Circus school rescue of "Valerie" marks the 211th bear rescued for Vietnam Sanctuary

07 November 2019

On Wednesday morning our rescue team, led by Vietnam Director Tuan Bendixsen, was dispatched to the  Hanoi Circus and Vaudeville Secondary School. Mr. Hau, the Deputy Director of Tam Dao National Park, which is the home of our Vietnam Bear Rescue Centre, had  told us about the existence of a female moon bear that needed rescuing. Mr Hau’s nephew had been recently appointed to the role of director at the circus school and said he was keen to bring the institution in line with the directive from the Ministry of Culture, Sports and Tourism to stop the use of wildlife in performances. Animals Asia however have not seen any official written ban, but the direction of travel is good with an instruction from the ministerial level to phase out the use of wild animals in circuses and the verbal declarations made by the Deputy Director of the Vietnam Circus Federation on mass media.

Our Animal Welfare Director Dave Neale and his team are lobbying the government to introduce such a directive and had this to say about the rescue:

“We have long opposed the use of wild animals in circuses and were very gratified at the circus school’s moves to end the practice. However progress is slow and the government doesn’t have the resources to fully enforce a ban or the space and skills to look after all of the wild animals currently held captive for entertainment. We have however started to see attitudes changing and this action on behalf of the circus school is to be warmly welcomed.

“In addition to releasing Valerie to us, the school also released four Rhesus macaque monkeys to the government run Hanoi Wildlife Rescue Centre at Soc Son where we provide ongoing support and are a consulting member of staff. Recently we redesigned and funded the rebuild of the macaque enclosure, vastly increasing the natural enrichment available for the animals.

“This rescue really marks a step in the right direction and gives hope that our campaign to end wildlife performances in Vietnam can be achieved.”

Upon our rescue team’s arrival at the circus school, we were met by the school’s new director, who is strongly against the use of wild animals in circuses and is working to phase it out. He voluntarily reached out to us in the hope we could take Valerie to our award-winning bear sanctuary, just north of Hanoi. And we’re so grateful that he did.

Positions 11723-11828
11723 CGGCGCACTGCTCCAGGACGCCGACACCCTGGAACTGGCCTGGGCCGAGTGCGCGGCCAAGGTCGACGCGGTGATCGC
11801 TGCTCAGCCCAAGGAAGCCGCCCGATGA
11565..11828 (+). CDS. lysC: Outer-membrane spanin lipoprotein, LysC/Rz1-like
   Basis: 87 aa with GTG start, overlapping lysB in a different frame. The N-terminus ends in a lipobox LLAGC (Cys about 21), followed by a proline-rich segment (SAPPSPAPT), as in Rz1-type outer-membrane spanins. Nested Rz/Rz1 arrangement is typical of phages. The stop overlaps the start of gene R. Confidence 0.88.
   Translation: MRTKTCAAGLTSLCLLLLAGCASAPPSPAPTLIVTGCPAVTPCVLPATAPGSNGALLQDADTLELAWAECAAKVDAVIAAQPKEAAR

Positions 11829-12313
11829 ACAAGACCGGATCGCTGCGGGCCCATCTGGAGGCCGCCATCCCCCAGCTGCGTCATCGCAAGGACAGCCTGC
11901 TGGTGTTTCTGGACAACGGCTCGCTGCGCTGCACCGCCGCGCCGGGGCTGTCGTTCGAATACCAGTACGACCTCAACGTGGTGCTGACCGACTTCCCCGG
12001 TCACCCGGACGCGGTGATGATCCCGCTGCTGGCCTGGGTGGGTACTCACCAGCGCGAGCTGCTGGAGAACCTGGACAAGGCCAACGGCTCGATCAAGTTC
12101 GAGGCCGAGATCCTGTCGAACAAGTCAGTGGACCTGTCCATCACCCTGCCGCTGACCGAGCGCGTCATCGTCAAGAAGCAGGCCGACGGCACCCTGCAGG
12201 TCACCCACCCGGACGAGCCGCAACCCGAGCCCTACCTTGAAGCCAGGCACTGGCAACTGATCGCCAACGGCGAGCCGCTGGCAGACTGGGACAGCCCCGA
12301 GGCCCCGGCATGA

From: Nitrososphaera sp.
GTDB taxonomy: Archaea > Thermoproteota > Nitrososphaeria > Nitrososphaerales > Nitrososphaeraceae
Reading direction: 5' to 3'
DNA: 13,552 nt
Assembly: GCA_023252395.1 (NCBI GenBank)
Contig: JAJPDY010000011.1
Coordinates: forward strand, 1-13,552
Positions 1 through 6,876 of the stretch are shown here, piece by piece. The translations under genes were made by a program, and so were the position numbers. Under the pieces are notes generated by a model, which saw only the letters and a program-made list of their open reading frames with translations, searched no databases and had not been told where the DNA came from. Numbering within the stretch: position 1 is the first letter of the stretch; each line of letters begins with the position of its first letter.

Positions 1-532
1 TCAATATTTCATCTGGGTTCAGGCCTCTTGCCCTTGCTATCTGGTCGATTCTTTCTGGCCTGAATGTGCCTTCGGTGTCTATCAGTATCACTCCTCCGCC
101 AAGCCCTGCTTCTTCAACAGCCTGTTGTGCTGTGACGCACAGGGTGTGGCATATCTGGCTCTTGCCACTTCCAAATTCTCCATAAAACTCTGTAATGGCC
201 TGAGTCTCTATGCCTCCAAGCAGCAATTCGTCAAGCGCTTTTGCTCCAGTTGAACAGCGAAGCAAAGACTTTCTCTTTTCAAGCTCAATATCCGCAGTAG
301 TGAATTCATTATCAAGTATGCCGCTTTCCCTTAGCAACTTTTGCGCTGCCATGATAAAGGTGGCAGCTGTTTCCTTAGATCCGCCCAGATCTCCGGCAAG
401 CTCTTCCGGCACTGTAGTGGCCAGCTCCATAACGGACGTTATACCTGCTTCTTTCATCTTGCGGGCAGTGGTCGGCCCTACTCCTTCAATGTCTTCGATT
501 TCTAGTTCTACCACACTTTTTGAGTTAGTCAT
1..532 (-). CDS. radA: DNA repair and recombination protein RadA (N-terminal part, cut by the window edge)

Valerie was initially very shy and nervous about moving from the familiarity of tiny circus cage into our transport cage. But she was curious and we quickly learned she had a sweet tooth, especially for marshmallows, sweet potato and condensed milk.

As we gained her trust and our Vet Surgeon Kate Shipton inspected Valerie, we could see that her right eye was either missing or badly damaged and we will need to look at this in more detail at our hospital over the coming weeks. She is quite thin and has skin and fur issues, likely the result of a poor diet. But we are confident that this will gradually improve with healthy and nutritious food and a less stressful, more appropriate environment. 

Kate does visual health check and Kelly feed Valerie with honey

Eventually we managed to move Valerie from her cage to the transport carrier without anaesthetic so we weren’t able to carry out an onsite health check, but we will examine her once she has settled in at the sanctuary.

Our Vietnam Director Tuan Bendixsen said:

“I would like to acknowledge the efforts of our Animal Welfare team in lobbying the government to end the use of wildlife in circuses, which has contributed greatly to this rescue. We have decided to call the bear “Valerie,” which means “healthy”, “brave” and “strong” to illustrate her resilience and the life we want to help her live. She’s going to need ongoing care for the rest of her life, which we hope will be 20 years or more, and we guarantee that with the kindness of supporters all over the world, we’ll be there to provide it for her.”

Animals Asia Founder and CEO Jill Robinson added:

“I’m so thrilled that Valerie has joined our VBRC family and like everyone I can’t wait to see her settle into her new home at the sanctuary. Once she’s completed her 45-day quarantine period she’ll finally be able to feel the grass under her paws. It’s a truly magical experience to see those first steps and we’ll be there to share every moment with all the people around the world that wish Valerie nothing but love and healing. 

“During these first crucial days we’ll assess Valerie’s condition, but from day one she will be experiencing stimulating enrichment, a healthy diet and world class veterinary health care, unlike anything she will have experienced in her life thus far. This is all due to gracious supporters like you. Thank you again from the bottom of our hearts.”

Valerie will no longer be a prop to be prodded into performing tricks for the entertainment of human beings. She is going to be free to make her own choices and perform natural behaviours. Valerie is a very special moon bear, so gentle and sweet. Thankfully, with the help of countless kind strangers around the world, Valerie’s awesomeness is no longer a side-show, locked in a cage. Valerie’s a true star and we can’t wait to see her inner bear emerge.

move Valerie to QA